Load your network data and create a network topology


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Some network data already comes with a network topology that can be used with pgRouting immediately. But usually the data is in a different format than we need for pgRouting. Often network data is stored in the Shape file format (.shp) and we can use PostGIS’ shape2postgresql converter to import the data into the database. OpenStreetMap stores its data as XML and it has its own importing tools for PostgreSQL database.

Later we will use the osm2pgrouting converter. But it does much more than the basic steps for simple routing, so we will start this workshop with the minimum required attributes.

Load the network data

After creating the workshop database and adding the PostGIS and pgRouting functions to this database (see previous chapter), we load the sample data to our database:

psql -U postgres routing
\i /home/foss4g/ways_without_topology.sql

Note: The SQL dump file was made from a database which already had PostGIS functions loaded, so it will report errors during import that these functions already exist. You can ignore these errors.

Let’s see witch tables have been created:

Create network topology

Having your data imported into a PostgreSQL database usually requires one more step for pgRouting. You have to make sure that your data provides a correct network topology, which consists of links with source and target ID each.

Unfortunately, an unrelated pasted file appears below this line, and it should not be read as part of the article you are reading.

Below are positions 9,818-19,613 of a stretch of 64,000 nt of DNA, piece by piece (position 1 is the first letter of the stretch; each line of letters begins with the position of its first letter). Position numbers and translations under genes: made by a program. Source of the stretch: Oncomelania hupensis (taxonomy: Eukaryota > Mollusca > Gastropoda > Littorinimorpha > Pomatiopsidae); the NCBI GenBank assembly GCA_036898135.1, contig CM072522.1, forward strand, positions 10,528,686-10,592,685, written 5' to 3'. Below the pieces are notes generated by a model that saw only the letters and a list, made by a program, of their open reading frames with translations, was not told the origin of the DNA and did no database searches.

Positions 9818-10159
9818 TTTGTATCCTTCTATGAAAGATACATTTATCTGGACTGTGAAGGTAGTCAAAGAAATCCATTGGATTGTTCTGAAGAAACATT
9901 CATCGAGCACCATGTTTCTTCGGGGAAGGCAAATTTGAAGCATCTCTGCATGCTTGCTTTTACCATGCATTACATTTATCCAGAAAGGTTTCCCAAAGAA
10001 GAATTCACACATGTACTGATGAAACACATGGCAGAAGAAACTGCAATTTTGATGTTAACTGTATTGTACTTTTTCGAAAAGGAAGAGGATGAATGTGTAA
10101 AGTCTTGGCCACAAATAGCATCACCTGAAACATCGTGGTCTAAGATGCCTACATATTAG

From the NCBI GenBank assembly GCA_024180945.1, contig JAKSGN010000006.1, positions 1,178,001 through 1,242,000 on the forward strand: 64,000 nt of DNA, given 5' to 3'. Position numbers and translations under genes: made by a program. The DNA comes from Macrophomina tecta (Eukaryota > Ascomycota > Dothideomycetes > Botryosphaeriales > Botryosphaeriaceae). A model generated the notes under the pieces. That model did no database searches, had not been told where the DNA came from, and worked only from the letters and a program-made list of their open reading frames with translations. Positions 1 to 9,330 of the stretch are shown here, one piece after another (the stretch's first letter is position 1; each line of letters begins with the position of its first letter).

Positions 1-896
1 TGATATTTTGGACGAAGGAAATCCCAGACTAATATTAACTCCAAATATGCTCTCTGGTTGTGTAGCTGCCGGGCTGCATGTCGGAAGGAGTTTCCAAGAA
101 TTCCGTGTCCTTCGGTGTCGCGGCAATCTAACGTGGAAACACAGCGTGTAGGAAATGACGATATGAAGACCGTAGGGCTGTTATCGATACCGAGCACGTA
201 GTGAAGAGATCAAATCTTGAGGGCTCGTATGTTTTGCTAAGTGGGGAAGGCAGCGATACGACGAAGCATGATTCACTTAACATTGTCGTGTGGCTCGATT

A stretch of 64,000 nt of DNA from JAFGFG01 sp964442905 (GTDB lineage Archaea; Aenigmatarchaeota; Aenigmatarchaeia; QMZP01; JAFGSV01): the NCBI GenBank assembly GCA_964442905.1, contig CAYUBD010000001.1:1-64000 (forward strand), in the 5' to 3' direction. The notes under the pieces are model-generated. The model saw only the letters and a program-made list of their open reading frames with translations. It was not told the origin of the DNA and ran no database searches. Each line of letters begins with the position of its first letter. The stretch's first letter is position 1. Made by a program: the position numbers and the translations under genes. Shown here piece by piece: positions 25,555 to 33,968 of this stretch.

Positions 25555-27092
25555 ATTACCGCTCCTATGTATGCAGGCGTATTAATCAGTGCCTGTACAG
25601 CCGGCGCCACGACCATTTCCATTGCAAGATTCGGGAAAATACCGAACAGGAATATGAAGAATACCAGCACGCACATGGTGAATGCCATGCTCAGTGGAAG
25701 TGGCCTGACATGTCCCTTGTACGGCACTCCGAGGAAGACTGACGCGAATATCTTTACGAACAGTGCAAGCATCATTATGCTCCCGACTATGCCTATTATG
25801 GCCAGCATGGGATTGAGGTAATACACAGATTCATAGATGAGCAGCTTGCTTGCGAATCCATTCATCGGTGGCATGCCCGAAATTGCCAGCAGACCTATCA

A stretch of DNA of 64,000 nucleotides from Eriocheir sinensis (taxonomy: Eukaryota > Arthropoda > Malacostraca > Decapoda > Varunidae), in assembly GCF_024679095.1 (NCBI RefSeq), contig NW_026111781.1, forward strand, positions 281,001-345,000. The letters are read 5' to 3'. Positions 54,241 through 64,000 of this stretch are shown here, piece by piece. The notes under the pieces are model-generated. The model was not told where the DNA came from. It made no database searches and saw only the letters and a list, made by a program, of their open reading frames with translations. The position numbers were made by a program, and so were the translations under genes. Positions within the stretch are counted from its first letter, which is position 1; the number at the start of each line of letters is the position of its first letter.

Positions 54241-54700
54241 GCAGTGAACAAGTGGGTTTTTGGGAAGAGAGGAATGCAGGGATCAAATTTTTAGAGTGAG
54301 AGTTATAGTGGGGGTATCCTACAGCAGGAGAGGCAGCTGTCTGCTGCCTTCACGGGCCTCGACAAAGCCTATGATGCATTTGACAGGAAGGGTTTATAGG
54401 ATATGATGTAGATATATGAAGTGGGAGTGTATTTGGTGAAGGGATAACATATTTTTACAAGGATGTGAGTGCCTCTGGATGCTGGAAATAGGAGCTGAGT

If your network data doesn’t have such network topology information already you need to run the “assign_vertex_id” function. This function assigns a source and a target ID to each link and it can “snap” nearby vertices within a certain tolerance.

assign_vertex_id('<table>', float tolerance, '<geometry column', '<gid>')

First we have to add source and target column, then we run the assign_vertex_id function … and wait.

ALTER TABLE ways ADD COLUMN source integer;
ALTER TABLE ways ADD COLUMN target integer;
SELECT assign_vertex_id('ways', 0.00001, 'the_geom', 'gid');


The dimension of the tolerance parameter depends on your data projection. Usually it’s either “degrees” or “meters”. Because OSM data has a very good quality for Cape town we can choose a very small “snapping” tolerance: 0.00001 degrees

Add indices

Fortunately we didn’t need to wait too long because the data is small. But your network data might be very large, so it’s a good idea to add an index on source, target and geometry column.

CREATE INDEX source_idx ON ways(source);
CREATE INDEX target_idx ON ways(target);

After these steps our routing database look like this:

Now we are ready for routing with Dijkstra algorithm!